and effect an organization which remained practically unchanged till the close of the war. Here is the substance of the plan which he drew up, and which General McClellan approved, and published to the army in orders, Aug. 2, 1862, and which General Meade reissued, with some additions and slight changes, a little more than a year later. Ambulance Corps. All of the ambulances belonging to an army corps were to be placed under the control of the medical director of that corps, for now, in aroad around the cap, and inverted chevrons of the same color on each arm, above the elbow; for privates the same kind of band and a half chevron of the same material. By means of this designation they were easily recognized. By orders of General Meade, issued in August, 1863, three ambulances were allowed to a regiment of infantry; two to a regiment of cavalry, and one to a battery of artillery, with which it was to remain permanently. Owing to this fact, an artillery company furnished it
s and stripes were a common flag for army headquarters. It was General Meade's headquarters flag till Grant came to the Army of the Potomac, who also used it for that purpose. This made it necessary for Meade to change, which he did, finally adopting a lilac-colored swallow-tail mishaps occurred in fording by night than by day even then. During Meade's retreat from Culpeper, in the fall of 1863, --it was the night ofville, a little event occurred which showed what a choleric man General Meade was on occasion, and to what an exhausted bodily condition the past the camp-fire, the struck, by the merest accident, against General Meade, who jumped immediately to his feet, drew his sabre, and made aering to the ground. There he lay motionless, as if dead. At once Meade began to upbraid himself for his hasty temper, and seemed filled wiion of the nature of the injury done the prostrate veteran. To General Meade's great gratification, it was found that while his sabre had cu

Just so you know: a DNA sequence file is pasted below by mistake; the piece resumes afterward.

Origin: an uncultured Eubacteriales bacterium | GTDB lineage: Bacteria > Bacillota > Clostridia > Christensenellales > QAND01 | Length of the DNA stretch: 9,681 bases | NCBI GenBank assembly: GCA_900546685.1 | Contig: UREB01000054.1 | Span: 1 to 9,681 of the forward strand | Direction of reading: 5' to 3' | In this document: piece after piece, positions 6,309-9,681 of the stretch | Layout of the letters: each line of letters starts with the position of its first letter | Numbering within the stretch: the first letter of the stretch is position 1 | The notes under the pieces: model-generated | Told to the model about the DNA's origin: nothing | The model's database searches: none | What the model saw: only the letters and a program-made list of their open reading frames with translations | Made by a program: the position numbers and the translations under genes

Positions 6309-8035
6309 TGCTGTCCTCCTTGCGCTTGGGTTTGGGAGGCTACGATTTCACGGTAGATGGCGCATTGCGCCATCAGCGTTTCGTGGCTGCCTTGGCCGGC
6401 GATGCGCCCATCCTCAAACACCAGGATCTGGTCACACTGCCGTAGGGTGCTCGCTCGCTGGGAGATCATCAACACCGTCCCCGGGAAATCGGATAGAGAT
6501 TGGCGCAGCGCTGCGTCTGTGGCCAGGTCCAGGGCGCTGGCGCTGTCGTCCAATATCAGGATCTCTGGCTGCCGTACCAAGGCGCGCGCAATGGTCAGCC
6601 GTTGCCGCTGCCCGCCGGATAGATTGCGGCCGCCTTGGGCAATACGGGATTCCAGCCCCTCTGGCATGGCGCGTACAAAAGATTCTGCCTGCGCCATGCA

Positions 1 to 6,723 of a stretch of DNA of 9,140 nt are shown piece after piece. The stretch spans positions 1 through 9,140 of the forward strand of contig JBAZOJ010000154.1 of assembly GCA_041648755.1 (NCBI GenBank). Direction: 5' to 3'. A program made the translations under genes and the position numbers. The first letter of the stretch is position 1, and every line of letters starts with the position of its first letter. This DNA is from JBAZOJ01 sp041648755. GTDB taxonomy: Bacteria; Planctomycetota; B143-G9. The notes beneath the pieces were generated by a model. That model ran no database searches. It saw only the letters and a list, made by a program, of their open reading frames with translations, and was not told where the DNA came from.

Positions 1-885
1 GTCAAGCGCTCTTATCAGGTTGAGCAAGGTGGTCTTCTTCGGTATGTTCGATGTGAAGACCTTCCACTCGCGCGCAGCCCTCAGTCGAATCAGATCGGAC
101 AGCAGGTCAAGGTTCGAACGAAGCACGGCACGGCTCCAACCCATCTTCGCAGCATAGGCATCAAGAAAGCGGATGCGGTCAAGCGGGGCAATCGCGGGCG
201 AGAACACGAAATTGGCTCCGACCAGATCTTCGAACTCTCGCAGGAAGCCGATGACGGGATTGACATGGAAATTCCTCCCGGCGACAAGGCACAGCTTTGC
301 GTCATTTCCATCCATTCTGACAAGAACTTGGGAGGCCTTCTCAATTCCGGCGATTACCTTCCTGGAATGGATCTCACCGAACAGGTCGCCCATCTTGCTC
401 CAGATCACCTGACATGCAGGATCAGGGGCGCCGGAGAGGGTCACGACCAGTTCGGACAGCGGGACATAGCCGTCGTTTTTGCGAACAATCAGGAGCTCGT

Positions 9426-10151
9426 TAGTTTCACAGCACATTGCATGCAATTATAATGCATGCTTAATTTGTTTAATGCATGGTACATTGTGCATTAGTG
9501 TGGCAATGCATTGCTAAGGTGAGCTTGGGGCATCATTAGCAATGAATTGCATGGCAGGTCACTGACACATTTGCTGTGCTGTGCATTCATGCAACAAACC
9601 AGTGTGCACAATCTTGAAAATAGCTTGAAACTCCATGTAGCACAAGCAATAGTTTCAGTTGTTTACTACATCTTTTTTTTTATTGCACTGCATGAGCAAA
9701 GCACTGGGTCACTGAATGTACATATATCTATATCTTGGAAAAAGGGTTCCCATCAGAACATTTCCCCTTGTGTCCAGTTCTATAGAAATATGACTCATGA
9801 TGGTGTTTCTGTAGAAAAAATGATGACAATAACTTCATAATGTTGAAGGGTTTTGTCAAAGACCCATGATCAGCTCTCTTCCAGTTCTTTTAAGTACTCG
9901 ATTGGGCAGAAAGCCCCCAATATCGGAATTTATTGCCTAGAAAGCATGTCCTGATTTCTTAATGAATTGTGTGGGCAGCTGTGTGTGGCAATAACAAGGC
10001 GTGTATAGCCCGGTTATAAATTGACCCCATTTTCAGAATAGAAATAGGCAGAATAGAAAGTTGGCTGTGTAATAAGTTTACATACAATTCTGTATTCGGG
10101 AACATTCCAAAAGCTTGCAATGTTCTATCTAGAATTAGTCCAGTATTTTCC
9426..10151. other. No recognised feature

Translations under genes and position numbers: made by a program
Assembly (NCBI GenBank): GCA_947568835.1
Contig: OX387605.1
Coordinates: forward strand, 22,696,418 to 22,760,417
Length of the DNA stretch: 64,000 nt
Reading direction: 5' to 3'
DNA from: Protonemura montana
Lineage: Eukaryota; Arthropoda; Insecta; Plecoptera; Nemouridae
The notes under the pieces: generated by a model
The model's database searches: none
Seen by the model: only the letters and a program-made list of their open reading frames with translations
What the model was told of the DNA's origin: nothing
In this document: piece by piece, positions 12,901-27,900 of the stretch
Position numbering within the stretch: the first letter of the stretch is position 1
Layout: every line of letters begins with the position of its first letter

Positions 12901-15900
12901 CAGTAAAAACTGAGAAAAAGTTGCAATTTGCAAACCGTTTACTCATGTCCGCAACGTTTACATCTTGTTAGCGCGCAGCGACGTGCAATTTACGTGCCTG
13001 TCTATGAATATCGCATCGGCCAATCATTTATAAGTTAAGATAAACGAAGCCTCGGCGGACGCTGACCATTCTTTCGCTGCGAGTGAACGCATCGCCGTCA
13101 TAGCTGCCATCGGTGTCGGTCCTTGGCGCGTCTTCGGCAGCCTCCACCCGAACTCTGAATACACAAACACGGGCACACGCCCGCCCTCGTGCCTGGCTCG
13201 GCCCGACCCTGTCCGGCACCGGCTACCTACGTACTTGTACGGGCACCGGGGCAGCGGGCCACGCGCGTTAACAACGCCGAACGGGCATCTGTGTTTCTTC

e named after different generals of the army. Meade and Patrick stations are two names which yet lto incorporate here the following order of General Meade:-- General Orders, no. 83. Headquarterage for its own team. by command of Major General Meade: S. Williams, Assistant Adjutant Generaof ‘63, in that campaign of manoeuvres between Meade and Lee. My own corps (Third) reached Centrevi this dispute for place was at white heat, General Meade and his staff rode by, and saw the altercaAfter he had passed some distance up the road, Meade sent back an aid, with his compliments, to ascs. These facts the aid reported faithfully to Meade, who sent him back again to inquire particularative answer, he again carried the same to General Meade, who immediately turned back in his tracksfit to be a quartermaster. In this manner General Meade rated the innocent captain for a few momenn who should appear on the scene again but General Meade. On seeing Ludington engaged as he saw hi[1 more...]
Lewis' milk, 125 Lice, 80-82 Lincoln, Abraham, 15-16,18-20, 22, 34, 42, 44-45, 60, 71, 157, 162, 198,250,253,315 Longstreet, James, 296,403 Logan, John, 262-63 Long Island, Mass., 44-45 Lowell, Mass., 44 Ludington, Marshall I., 371-76 Lyon, Nathaniel, 118-19 Lynchburg, Va., 350 Lynnfield, Mass., 44 McClellan, George B., 51, 71, 157, 176, 198,251-54, 257,259,277, 298,303-4, 355-56,378 McDowell, Irvin, 71,250-52 Magoffin, Beriah, 280 Marietta, Ga., 404 Meade, George G., 72, 262, 304, 313, 340,344,349,359,367,371-75 Meade Station, Va., 351 Medical examination, 41-42 Merrimac, 271 Mine Run campaign, 134, 308, 347 Monitor, 270 Morgan, C. H., 267 Mosby, John S., 370 Mules, 279-97 Myer, Albert J., 395-96 Nelson, William, 405 Newburg, N. Y., 395 New York Herald, 403; North Cambridge, Mass., 44 Old Capitol Prison, 162 Olustee, Fl., 270 Ord, E. O. C., 264 O'Reilly, Miles, 223 Parke, John G., 260-61 Patrick Statio